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J Clin Invest. 2008 Jan 2; 118(1): 20–23.
Published online 2007 Dec 20. doi:  10.1172/JCI34470
PMCID: PMC2147673

A skewed view of X chromosome inactivation

Abstract

X chromosome inactivation involves a random choice to silence either X chromosome early in mammalian female development. Once silenced the inactive X is stably inherited through subsequent somatic cell divisions, and thus, females are generally mosaics, having a mixture of cells with one or the other parental X active. While in most females the number of cells with either X being active is roughly equal, skewing of X chromosome inactivation is observed in a percentage of women. In this issue of the JCI, Bolduc and colleagues address whether skewing of X chromosome inactivation in humans is influenced by an X-linked locus that can alter this initial random inactivation (see the related article beginning on page 333). Their data indicate that most of the skewing observed in humans results from secondary events rather than being due to an inherited tendency to inactivate a particular X chromosome.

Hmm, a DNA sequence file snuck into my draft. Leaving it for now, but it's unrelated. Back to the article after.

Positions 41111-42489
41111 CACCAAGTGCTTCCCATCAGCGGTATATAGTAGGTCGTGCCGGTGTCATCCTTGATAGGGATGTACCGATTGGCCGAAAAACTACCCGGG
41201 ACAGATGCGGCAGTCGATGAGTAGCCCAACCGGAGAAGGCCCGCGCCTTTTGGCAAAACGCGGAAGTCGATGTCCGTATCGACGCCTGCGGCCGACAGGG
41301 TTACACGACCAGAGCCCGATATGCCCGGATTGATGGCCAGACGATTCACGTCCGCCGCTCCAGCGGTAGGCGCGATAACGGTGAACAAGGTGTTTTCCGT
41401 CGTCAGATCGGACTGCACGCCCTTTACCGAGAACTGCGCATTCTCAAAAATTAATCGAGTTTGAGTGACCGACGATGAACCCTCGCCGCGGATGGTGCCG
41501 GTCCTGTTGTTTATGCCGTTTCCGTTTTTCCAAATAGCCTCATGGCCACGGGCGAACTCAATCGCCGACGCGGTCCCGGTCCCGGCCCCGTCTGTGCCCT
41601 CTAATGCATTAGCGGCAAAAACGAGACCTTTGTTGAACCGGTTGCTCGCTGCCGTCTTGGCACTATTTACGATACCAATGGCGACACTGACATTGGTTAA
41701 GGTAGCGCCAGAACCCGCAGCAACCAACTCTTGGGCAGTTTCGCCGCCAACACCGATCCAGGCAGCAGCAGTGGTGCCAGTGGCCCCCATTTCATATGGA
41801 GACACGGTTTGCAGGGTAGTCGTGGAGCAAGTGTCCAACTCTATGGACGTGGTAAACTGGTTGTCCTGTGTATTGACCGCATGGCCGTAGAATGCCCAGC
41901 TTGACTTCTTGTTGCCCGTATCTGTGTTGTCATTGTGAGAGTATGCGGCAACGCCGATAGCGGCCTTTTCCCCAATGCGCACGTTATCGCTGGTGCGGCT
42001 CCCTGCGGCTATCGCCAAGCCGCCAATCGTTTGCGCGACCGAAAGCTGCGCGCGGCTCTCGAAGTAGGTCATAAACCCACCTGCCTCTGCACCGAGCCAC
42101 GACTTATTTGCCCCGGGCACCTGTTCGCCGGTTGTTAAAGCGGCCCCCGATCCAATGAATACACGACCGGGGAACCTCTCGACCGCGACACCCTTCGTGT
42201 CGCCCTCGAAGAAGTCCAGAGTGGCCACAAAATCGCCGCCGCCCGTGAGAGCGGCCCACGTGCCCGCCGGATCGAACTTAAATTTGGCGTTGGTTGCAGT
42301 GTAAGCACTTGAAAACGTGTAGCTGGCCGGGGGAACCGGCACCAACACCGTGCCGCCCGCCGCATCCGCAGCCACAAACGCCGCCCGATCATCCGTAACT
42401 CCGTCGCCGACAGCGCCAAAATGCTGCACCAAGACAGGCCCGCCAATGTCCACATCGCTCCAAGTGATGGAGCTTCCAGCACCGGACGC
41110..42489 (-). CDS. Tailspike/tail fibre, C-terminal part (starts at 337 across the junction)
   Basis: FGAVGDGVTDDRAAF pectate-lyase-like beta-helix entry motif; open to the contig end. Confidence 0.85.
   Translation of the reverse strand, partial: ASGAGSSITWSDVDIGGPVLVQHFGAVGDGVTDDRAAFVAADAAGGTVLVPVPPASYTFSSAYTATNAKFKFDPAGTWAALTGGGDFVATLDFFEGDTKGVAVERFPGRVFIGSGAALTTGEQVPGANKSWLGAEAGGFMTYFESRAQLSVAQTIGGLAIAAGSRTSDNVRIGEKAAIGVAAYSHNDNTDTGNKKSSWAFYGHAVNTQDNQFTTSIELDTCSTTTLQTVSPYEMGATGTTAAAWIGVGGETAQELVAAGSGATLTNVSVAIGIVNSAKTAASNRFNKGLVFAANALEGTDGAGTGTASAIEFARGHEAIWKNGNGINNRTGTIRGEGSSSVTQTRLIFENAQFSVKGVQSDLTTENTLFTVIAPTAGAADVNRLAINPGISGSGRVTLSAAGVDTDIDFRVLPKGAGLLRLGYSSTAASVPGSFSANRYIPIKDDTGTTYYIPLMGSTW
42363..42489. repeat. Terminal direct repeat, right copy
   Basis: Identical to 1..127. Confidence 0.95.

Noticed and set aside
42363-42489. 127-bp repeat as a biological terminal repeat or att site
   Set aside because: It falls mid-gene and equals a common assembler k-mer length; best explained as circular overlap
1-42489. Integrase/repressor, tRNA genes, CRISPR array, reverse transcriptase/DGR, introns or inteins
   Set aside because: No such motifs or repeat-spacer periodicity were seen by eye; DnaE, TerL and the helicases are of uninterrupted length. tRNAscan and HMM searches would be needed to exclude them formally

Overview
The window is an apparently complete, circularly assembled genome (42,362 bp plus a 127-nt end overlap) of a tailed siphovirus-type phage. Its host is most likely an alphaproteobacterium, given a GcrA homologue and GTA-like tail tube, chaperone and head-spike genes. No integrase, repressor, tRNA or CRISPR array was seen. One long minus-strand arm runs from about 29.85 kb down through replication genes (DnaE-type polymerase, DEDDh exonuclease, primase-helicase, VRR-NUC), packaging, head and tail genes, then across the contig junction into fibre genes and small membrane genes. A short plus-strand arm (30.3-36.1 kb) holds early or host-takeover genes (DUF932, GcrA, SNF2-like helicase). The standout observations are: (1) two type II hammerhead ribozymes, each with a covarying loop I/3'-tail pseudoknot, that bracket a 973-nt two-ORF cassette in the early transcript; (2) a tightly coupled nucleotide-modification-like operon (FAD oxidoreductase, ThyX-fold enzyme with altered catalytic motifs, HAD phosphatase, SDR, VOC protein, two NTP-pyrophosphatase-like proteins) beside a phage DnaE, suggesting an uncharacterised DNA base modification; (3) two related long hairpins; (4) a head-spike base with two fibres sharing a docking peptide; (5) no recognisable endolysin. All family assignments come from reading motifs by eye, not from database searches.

What is skewed X chromosome inactivation?

X chromosome inactivation (XCI) — a process originally hypothesized by Lyon in 1961 (1) and by which one of the two copies of the X chromosome present in females is inactivated — achieves dosage equivalency for X-linked genes between XY males and XX females. A critical tenet of this hypothesis was that the initial choice of which X (maternal or paternal) to inactivate was random but then this choice was stably inherited. An individual cell’s decision to inactivate either the paternal or maternal X is made early in development, at approximately the time of implantation (2). A deviation from equal (50%) inactivation of each parental allele is known as skewing, with common criteria for “skewed” inactivation being arbitrarily defined as the observation of inactivation of the same allele in 75% or 80% of cells (and very skewed inactivation resulting in 90% or 95% of cells with the same allele inactive).